#Story - Luxembourg

Military occupation of Luxembourg, May – October 1940

On 10 May 1940, German troops invaded the neutral and unarmed Grand Duchy of Luxembourg. After several weeks of military occupation, Hitler decided to put Luxembourg under civil administration. Gauleiter Gustav Simon was ordered to act in Luxembourg as 'Chief of civil administration’. Hitler ordered him to prepare the annexation of Luxembourg to the ’Greater Germany’, which led to the formation of the first Resistance movements.

On 10 May 1940 German troops invaded unarmed Luxembourg, violating its neutrality for the second time in less than 25 years. The military occupation proved unpolitical, and so the Luxembourg administration believed they could come to an arrangement with the military.

The Government and the Grand Ducal family left Luxembourg and moved behind the Maginot Line. This was except for one Government Minister who was overtaken by German troops and had to return. They hoped that the French troops would push back the German attackers.

Some 49,000 civilians from Luxembourg were evacuated to France, and 46, 000 to the North of Luxembourg. The Secretary General of the Government, Albert Wehrer, stayed in Luxembourg and formed an 'administrative commission’. This commission took over the government’s tasks and was in constant contact with the German forces.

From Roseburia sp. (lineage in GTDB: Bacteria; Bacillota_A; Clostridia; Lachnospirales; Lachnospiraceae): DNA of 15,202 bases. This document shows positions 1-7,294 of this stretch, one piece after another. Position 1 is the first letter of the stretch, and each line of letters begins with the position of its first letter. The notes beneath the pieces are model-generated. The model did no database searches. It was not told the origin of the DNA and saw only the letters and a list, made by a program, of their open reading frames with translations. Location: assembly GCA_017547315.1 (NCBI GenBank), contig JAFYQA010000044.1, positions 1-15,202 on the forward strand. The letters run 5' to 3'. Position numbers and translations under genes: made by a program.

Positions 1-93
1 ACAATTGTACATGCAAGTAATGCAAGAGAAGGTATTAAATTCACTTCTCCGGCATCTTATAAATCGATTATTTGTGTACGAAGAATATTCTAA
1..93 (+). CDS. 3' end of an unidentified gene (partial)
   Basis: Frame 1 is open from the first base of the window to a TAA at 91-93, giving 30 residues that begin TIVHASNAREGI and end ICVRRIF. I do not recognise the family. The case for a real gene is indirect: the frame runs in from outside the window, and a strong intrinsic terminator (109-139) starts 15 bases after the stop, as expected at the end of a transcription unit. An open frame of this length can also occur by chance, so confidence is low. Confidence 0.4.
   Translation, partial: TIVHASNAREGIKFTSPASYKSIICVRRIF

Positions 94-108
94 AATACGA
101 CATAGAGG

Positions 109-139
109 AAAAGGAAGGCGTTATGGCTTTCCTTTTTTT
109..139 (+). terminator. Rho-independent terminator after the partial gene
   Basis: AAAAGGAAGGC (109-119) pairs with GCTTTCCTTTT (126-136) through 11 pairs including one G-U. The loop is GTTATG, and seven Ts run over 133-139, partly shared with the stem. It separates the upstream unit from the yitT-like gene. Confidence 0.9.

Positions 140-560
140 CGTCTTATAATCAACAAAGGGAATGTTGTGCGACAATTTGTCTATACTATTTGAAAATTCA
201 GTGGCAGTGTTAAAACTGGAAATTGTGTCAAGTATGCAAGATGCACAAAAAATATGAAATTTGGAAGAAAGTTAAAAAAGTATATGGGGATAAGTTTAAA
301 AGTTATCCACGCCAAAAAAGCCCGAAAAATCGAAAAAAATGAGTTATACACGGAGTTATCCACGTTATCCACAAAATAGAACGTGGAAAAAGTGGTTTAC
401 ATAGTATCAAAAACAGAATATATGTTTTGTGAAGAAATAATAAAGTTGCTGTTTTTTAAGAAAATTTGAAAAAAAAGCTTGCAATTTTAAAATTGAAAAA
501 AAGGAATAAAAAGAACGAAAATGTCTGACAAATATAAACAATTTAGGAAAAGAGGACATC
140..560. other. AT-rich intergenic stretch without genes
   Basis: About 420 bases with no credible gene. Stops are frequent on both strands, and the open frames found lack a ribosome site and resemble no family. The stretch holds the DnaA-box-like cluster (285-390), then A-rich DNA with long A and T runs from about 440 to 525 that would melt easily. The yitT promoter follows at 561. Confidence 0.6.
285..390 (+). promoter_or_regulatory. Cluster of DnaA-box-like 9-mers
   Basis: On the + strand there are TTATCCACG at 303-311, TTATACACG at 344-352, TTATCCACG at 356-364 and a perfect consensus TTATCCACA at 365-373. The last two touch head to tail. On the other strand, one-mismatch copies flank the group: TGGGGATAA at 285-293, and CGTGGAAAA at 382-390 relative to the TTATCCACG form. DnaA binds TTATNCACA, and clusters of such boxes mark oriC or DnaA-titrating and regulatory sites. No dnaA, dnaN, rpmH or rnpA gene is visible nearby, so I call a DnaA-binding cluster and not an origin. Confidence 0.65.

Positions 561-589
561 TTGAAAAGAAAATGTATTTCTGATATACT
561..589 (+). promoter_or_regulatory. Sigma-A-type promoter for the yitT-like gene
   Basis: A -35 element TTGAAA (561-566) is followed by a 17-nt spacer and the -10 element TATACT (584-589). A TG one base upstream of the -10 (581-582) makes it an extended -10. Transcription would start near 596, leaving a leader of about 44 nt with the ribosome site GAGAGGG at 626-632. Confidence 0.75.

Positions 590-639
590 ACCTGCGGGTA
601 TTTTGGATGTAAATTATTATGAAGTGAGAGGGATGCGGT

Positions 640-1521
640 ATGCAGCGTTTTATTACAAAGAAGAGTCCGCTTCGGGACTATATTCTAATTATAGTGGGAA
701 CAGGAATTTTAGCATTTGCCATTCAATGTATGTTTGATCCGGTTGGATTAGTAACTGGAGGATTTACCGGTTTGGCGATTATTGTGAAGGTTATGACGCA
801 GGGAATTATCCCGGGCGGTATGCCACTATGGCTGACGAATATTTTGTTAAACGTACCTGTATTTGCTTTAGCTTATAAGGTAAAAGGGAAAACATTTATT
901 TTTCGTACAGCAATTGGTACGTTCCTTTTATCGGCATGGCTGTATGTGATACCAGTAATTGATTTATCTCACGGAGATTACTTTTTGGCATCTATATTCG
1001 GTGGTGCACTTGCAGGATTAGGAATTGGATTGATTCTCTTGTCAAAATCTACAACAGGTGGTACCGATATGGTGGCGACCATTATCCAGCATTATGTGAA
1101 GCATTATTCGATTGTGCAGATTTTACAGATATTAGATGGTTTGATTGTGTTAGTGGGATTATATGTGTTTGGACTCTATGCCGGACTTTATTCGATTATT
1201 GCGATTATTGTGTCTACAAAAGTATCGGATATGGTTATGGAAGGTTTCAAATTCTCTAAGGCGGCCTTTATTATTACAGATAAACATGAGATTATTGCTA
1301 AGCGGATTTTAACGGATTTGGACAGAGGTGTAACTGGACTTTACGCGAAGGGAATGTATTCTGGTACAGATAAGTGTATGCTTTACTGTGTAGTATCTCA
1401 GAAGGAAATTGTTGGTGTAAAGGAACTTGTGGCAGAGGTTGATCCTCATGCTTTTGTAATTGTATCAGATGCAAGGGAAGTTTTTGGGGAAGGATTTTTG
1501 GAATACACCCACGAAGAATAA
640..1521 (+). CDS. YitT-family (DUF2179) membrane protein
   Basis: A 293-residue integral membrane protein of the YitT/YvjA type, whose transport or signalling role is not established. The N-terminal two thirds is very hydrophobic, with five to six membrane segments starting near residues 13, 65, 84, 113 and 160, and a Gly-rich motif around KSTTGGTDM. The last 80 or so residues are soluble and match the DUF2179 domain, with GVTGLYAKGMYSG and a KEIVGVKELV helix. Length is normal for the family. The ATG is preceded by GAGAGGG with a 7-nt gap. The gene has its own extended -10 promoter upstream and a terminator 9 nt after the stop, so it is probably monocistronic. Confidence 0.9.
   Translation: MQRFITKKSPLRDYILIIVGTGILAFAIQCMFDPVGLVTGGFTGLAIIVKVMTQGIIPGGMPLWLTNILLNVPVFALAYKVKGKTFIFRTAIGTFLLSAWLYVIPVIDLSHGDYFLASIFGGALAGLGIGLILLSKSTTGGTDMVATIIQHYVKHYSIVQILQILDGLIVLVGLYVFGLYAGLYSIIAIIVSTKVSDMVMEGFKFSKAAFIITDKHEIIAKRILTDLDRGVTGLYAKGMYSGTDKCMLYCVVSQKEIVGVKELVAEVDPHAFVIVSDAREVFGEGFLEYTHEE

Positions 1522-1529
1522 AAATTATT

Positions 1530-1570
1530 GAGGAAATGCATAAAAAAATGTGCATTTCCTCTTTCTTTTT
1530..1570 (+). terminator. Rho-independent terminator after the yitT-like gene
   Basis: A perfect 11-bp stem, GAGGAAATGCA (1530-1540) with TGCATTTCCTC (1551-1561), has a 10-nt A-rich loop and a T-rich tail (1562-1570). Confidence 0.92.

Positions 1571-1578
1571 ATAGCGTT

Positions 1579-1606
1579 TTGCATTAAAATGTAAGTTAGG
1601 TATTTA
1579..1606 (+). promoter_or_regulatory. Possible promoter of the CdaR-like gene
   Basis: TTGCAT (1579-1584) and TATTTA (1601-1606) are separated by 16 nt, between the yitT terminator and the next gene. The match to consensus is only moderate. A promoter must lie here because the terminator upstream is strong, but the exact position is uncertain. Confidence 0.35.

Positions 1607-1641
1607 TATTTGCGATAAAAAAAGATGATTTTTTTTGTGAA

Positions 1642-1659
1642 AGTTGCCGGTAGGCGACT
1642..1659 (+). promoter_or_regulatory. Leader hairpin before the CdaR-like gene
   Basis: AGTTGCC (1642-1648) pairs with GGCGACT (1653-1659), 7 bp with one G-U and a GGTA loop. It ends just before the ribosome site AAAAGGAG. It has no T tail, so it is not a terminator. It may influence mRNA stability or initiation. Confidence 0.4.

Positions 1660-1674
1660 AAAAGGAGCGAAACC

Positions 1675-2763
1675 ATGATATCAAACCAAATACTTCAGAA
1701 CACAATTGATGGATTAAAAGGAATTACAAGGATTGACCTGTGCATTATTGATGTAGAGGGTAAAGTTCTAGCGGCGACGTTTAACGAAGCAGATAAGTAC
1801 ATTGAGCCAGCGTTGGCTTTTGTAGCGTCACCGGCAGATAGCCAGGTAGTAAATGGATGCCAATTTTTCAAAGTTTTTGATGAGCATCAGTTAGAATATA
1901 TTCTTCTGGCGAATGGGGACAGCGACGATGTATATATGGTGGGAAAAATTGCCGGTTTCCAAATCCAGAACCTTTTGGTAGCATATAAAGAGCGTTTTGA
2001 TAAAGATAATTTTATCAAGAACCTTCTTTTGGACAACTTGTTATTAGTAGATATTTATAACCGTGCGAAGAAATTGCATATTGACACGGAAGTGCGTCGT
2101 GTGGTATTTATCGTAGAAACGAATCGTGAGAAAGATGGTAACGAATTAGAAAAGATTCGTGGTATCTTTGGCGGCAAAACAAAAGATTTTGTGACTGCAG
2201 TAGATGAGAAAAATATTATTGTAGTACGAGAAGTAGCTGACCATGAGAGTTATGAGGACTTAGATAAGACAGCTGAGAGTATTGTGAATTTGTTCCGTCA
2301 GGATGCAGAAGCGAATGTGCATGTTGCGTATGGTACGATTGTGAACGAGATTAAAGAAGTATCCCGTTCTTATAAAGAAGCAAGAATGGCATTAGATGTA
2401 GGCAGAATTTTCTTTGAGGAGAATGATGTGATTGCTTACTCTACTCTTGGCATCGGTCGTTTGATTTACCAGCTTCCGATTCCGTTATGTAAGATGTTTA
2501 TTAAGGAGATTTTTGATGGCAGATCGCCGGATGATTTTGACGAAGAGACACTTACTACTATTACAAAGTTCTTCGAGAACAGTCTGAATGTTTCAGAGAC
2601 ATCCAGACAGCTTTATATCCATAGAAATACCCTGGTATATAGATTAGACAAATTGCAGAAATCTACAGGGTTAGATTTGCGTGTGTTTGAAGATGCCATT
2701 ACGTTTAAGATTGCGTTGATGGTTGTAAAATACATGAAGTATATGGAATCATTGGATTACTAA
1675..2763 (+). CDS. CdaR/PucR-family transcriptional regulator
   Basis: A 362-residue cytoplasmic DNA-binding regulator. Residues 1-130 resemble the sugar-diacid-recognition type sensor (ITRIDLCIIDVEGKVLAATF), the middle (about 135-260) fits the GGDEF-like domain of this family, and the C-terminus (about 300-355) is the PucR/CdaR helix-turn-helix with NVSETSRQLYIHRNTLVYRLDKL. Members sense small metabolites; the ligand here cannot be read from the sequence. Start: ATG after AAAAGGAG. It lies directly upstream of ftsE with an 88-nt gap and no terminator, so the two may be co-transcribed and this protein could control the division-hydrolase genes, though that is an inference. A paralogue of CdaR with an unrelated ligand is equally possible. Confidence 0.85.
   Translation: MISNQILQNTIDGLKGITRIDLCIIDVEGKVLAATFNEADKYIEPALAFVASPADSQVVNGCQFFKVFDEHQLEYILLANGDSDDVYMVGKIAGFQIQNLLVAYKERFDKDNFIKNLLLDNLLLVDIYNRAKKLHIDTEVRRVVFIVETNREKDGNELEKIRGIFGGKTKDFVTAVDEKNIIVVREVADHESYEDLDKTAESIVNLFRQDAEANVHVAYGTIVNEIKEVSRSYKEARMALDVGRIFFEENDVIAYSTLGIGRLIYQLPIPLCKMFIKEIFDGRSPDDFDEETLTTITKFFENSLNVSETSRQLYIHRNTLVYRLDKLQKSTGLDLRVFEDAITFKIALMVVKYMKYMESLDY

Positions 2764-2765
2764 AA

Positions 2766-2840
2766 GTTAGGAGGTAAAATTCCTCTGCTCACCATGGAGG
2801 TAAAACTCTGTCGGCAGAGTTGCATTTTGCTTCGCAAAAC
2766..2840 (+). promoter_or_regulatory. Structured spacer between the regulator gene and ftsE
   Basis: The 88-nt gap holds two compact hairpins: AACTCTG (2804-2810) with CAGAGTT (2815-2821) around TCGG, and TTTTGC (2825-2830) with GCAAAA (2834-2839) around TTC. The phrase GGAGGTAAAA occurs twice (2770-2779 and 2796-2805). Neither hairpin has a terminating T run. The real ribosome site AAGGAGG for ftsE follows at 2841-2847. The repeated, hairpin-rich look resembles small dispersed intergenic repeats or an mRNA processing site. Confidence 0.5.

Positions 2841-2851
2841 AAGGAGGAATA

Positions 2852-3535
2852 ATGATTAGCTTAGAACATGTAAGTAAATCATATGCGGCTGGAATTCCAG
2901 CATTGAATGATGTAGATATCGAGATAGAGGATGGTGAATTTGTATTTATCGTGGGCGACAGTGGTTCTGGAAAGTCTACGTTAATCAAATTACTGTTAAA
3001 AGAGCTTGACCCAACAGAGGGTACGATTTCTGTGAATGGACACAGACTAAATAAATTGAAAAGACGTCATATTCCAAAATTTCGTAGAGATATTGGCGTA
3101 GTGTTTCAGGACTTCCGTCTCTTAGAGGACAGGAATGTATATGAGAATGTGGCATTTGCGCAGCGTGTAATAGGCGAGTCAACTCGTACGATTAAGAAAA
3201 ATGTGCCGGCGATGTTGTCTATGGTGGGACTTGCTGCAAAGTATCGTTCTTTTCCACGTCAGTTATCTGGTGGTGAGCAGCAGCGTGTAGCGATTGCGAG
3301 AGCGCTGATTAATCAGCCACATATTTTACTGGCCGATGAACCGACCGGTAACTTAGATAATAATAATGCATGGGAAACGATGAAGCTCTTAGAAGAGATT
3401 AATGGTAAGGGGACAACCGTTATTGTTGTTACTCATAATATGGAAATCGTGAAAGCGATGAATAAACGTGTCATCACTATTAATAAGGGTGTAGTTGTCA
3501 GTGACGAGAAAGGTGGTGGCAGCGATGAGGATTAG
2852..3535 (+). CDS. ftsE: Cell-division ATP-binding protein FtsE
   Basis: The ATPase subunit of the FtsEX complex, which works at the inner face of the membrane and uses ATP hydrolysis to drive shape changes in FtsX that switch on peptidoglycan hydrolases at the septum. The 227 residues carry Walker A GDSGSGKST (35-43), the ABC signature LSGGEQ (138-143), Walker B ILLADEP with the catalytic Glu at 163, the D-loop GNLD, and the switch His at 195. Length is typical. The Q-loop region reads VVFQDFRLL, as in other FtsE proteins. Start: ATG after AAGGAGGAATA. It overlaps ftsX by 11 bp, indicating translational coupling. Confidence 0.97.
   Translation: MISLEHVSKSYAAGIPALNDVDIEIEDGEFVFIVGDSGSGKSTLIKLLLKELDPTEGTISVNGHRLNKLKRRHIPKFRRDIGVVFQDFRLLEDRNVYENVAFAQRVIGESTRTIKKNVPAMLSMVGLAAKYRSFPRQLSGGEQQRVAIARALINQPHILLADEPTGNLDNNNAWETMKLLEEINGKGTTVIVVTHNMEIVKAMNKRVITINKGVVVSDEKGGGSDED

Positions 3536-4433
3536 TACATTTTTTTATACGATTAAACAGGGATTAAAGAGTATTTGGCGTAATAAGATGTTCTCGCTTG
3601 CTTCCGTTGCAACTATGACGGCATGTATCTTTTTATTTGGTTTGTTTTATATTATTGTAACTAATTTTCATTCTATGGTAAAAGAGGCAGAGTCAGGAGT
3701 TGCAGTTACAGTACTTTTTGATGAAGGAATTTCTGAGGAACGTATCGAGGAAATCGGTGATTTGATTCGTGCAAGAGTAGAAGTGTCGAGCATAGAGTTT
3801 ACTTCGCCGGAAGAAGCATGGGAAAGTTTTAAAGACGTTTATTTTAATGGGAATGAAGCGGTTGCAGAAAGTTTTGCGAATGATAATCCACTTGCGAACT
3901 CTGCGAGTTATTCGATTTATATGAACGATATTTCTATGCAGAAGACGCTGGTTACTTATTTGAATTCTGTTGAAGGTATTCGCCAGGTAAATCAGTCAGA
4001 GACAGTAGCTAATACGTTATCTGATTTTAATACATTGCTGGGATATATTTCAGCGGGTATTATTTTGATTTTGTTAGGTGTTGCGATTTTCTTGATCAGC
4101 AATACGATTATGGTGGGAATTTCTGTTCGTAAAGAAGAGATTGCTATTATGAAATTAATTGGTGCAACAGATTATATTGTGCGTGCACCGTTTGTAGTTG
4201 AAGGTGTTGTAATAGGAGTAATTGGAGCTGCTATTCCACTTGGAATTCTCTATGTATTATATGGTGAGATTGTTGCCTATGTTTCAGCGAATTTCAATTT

A small group of Luxembourg Nazis founded the ‘Volksdeutsche Bewegung’, they aimed to bring together all those who desired Luxembourg’s annexation to Germany under the slogan “eim ins Reich” (Back to the Reich).

At the end of July, the military occupation was replaced by a civil administration under the command of Gauleiter Gustav Simon, from the neighbouring Gau (party district) Coblence-Trier. It was the first time that a civil administration of an occupied country was entrusted to a leading member of the Nazi party. His first decree was on the use of the German language: only German was to be spoken and shown in public. This shocked the population and provoked the first signs of opposition. Gauleiter Simon understood rapidly that he could not rely on Luxembourg’s civil servants to show a loyal behaviour towards Nazi Germany. However, not all civil servants refused the Nazi policy, and some showed a real enthusiasm to provide information on, for example, the Jews.

Simon continued until October, introducing German legislation in Luxembourg, especially the anti-Jewish Nurenberg laws, and creating new jurisdiction to have all those who showed an ‘anti-German’ behaviour put on trial and sent to prison. The Gestapo established their Einsatzkommando in the Villa Pauly. Seeing that the population refused to become members of the Volksdeutsche Bewegung, he forced civil servants to join or else they would be sacked.  Meanwhile he destroyed all the institutions that were elements of the independent State as political parties: Parliament, Council of State, but also inscriptions in French or monuments and memorials that underlined the Francophile attitude of the population. The destruction of the Gëlle Fra Monument (Gold Lady) is a good illustration of these policies.